If you're feeling the pinch of a rising mortgage payment, you're hardly alone. By one estimate, about $1.3 trillion in existing mortgages will face an interest-rate reset by the end of 2008. Anyone who took out an adjustable-rate mortgage in recent years, or was enticed by a mortgage with a too-good-to-be-true initial rate, will get hit with a reset that goes up, not down.
If you're facing an adjustment - or have already fallen behind on payments - take a deep breath and think clearly. If you're like most Americans, there's enough "hidden cash" around your home to more than make up the difference. You just need to uncover it. The following tips will help you do so.
Every time you find yourself one click away from an online purchase, I want you to ask, "Why am I buying this?" Often the answer will be, "Because it's just $20." You know what I mean: The rationalization that a small purchase is no big deal in the grand scheme of things. Well, it can be a very big deal.
A refund is nothing more than Uncle Sam returning money you overpaid. Adjust your withholding so that you don't have more deducted from your paycheck than is required (or if you're self-employed, rework the numbers to make sure your estimated quarterly tax payment is correct). Online tools can help you calculate the exact amount. Just type "withholding calculator" into a search engine. Try to estimate carefully, and remember that it's OK to owe the IRS a small amount at the end of the year.
Those of you who use the standard deduction when filing tax returns should consider itemizing. A few years ago, the Government Accountability Office found that 2.2 million people who took the standard deduction could have reduced their tax bills by an average of $438 if they had itemized. TurboTax or TaxCut software can do the calculations and determine whether it makes sense to itemize.
Reducing the interest rate on any credit card with a balance is another great money-saving tactic. Transfer your balance to a card that offers an introductory rate of zero percent for the first 12 months. Credit-card issuers that offer the zero rate reserve their best deals for consumers with the best credit scores, so yours needs to be at least 760 (find out your FICO credit score at myfico.com). If your score is below 760, make it a priority to nurse it up by paying your bills on time, even if you're making only the minimum payment. That accounts for 35 percent of your FICO score.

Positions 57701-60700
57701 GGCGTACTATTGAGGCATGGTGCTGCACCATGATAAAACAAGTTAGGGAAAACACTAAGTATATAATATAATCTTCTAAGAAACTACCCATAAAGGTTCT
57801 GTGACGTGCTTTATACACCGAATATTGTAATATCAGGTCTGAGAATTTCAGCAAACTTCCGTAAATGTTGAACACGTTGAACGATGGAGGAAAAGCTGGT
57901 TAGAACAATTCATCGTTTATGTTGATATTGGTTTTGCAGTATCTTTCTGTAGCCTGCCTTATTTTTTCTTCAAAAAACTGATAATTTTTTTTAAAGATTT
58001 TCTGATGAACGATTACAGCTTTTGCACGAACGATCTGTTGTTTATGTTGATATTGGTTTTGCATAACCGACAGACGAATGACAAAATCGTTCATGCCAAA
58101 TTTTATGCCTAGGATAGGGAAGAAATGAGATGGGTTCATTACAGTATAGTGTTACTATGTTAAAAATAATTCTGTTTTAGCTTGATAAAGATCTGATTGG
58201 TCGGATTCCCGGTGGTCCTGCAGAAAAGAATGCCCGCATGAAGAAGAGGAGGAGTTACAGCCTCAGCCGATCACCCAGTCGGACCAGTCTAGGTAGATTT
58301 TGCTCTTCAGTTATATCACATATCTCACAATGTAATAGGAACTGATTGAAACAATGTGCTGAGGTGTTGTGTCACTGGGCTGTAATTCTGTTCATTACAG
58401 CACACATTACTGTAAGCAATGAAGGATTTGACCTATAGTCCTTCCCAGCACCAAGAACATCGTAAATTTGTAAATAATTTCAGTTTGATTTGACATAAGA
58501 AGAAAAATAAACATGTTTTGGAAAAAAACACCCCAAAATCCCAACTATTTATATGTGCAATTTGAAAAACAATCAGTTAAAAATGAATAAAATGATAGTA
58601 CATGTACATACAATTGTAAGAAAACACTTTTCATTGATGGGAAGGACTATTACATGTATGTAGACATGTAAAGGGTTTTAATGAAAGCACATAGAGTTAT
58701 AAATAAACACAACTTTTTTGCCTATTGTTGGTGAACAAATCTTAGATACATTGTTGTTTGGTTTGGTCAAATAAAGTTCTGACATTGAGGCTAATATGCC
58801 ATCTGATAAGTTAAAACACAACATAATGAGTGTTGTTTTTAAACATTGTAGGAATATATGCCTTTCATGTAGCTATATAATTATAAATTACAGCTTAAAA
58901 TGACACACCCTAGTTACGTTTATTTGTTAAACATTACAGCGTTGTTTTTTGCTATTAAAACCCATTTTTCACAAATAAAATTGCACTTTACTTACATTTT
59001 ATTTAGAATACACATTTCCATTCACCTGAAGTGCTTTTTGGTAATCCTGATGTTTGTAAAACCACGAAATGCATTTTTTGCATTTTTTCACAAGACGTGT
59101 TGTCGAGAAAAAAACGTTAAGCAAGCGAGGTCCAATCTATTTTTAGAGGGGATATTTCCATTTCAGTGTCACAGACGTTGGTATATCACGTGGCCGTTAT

Opt for higher deductibles on your auto-insurance policy, and your premiums could go down 40 percent, according to the Insurance Information Institute. This move will also prevent you from filing too many claims, which could result in a higher rate or, in some cases, being dropped by your carrier. Insurance policies should be for protection from major calamities rather than from minor scrapes. If you currently have a low deductible, call your insurer or agent and ask to raise it to at least $1,000.
Also, you can shave as much as 15 percent off your overall payment by buying your home insurance and auto coverage from the same provider. And you may be able to reduce your auto-insurance cost by an additional 10 percent by taking a defensive-driver course.
I know there's nothing you wouldn't do for your kids. But in saying yes to their every spending request, you're doing them a disservice. Less is more.
I can pretty much guarantee you'll find $100 a month in savings if you scale back unnecessary expenditures. Pore over your bank and credit-card statements for the last year and weigh each withdrawal or charge. That premium cable package is probably draining $30 or more that could be better used toward your mortgage.